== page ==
Dangerous, chronic, and unapologetic road raging Roseville resident receives 50 years to life in prison
Nov. 9, 2022
On Nov. 9, 2022, the Honorable Judge Horst sentenced Zubin Bogdanoff, age 43, to 50 years to life in the California Department of Corrections and Rehabilitation.
On October 12, 2021, Bogdanoff, while on parole, intentionally and repeatedly slammed into the back of two separate vehicles while traveling in the Roseville area. Both the victims had been driving on one lane roadways where they had to slow down to drive safely. Both victims were completely surprised when the defendant deliberately rammed them from behind multiple times.
Mr. Bogdanoff decided to move forward with his case pro per, meaning he opted to represent himself.
The defendant also elected to waive jury trial and proceed with a bench trial. Trial began on July 1, 2022, and after listening to a week of evidence, the judge found the defendant guilty of assault with a deadly weapon (the weapon being his car), leaving the scene of an incident, as well as finding that the defendant has prior previous serious or violent felony convictions. The court also found his case to be eligible under the three strikes law.
This case shows a history of serious rage road incidents from Bogdanoff. In 2012, the defendant was driving in Rocklin when he encountered an elderly man who, in the defendant's view, was “driving too slow.” The defendant followed the man to his home, called 911 to ask the police to evaluate what he termed “a gentleman who appears to be of a very elderly age” who “doesn’t appear qualified to drive” and who was “driving 20 miles an hour.”
While still on the phone with 911, the defendant approached the victim, who was in his eighties, in the victim’s garage, and began punching the victim, knocking him to the ground. The defendant then kicked and stomped on the victim, causing serious and lasting injuries. The victim could be heard screaming for help on the phone call. After the brutal attack on the victim, the defendant told the 911 operator, “Never mind. Looks like it’s taken care of.”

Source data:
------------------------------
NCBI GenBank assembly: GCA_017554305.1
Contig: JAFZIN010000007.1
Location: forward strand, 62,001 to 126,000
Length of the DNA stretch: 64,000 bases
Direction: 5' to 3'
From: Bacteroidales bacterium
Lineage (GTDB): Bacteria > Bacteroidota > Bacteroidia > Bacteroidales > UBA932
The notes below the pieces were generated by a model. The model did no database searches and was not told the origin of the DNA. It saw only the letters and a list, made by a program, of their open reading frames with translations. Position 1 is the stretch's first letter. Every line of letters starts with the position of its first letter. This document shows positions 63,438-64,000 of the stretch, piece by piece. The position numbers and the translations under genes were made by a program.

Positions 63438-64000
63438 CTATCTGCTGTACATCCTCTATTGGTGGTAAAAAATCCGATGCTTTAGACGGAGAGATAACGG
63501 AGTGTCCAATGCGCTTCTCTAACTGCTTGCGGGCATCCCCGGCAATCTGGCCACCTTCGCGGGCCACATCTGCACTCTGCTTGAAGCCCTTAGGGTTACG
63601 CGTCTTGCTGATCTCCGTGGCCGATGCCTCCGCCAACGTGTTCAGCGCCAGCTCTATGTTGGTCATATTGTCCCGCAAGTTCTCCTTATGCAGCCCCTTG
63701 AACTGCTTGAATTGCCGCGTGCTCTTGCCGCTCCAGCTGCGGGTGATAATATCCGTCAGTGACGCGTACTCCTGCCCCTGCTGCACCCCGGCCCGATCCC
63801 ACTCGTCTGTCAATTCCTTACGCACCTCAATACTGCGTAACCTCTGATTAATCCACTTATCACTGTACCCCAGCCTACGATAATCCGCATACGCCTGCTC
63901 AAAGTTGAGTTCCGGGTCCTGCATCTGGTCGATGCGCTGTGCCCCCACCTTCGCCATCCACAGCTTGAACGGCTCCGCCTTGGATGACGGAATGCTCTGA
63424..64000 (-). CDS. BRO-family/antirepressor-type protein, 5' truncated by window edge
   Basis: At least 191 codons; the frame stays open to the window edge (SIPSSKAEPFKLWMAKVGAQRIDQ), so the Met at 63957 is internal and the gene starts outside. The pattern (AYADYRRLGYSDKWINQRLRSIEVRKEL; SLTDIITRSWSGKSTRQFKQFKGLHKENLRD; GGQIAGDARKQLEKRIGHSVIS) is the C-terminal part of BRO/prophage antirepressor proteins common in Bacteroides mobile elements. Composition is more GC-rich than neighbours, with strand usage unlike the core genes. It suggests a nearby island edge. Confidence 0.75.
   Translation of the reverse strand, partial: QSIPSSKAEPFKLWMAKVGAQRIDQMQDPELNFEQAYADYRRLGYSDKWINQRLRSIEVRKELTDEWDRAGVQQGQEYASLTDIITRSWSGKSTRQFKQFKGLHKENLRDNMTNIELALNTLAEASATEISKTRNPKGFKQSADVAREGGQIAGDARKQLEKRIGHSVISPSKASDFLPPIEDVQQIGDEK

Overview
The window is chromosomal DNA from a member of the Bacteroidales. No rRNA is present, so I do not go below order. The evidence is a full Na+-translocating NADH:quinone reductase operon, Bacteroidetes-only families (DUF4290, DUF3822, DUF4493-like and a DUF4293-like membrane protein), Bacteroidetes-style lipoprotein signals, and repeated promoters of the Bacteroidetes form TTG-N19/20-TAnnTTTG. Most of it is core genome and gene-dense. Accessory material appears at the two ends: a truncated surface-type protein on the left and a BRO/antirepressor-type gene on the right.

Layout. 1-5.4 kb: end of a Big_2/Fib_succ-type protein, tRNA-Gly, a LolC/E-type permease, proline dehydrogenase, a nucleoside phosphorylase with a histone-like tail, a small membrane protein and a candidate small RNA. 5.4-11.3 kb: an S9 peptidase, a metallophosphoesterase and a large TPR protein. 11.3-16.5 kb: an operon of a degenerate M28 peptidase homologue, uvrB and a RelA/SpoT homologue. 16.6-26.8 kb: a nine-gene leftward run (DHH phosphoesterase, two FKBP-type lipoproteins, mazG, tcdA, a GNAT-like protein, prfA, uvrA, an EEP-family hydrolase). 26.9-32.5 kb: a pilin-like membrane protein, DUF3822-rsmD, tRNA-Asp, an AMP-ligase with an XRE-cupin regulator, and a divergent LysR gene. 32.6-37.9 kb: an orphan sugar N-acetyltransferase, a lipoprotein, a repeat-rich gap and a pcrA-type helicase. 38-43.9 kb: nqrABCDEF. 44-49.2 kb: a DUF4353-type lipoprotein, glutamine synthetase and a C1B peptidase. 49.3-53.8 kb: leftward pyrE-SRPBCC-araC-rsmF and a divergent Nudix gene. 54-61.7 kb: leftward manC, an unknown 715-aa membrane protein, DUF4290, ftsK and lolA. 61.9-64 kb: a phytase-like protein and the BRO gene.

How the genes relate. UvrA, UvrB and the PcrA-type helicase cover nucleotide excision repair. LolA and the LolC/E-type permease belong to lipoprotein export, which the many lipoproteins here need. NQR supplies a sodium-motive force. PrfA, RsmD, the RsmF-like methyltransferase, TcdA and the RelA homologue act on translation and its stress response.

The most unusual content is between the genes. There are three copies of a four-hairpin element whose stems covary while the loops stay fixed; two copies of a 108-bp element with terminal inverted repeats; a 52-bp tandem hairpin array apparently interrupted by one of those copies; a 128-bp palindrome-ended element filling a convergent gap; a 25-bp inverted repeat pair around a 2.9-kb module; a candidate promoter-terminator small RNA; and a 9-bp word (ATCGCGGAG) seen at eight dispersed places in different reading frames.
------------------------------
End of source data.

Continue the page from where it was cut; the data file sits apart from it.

The victim suffered traumatic brain injury as a result of the defendant’s brutal attack and suffered cognitive and speech impairment for the rest of his life. The defendant served a nine-year prison sentence and was out on parole when he committed the offenses in the current case.
The District Attorney’s Office argued to have the defendant sentenced pursuant to the three strikes law due to the defendant’s dangerous disregard for human safety. Not only did the prior nine-year prison sentence fail to change the defendant’s behavior, but the defendant also indicated that he does not think he has done anything wrong and that he is “innocent and should not be in custody.”
Despite multiple opportunities in custody, the defendant has “never taken an anger management class” even though he was aware he has anger issues. According to a report, “his solution for his anger appears to be, in his words, “reckless drive and use curse words.”
When discussing his anger issues with a probation officer prior to sentencing, the defendant “yelled at the officer and demonstrated his continued lack of ability to control himself.”
“Not only does the defendant show a cavalier attitude towards his crimes, he also appears to be unaware of the fear he instills in others while he is taking his aggression out on them,” said the prosecuting senior deputy district attorney. “Our office believes this individual is a danger to the Placer County community and we are pleased to have him removed from our roadways.”
California's three strikes sentencing law was originally enacted in 1994. The law states that a defendant convicted of a specified new felony with two or more prior strike convictions is mandated a state prison term of at least 25 years to life.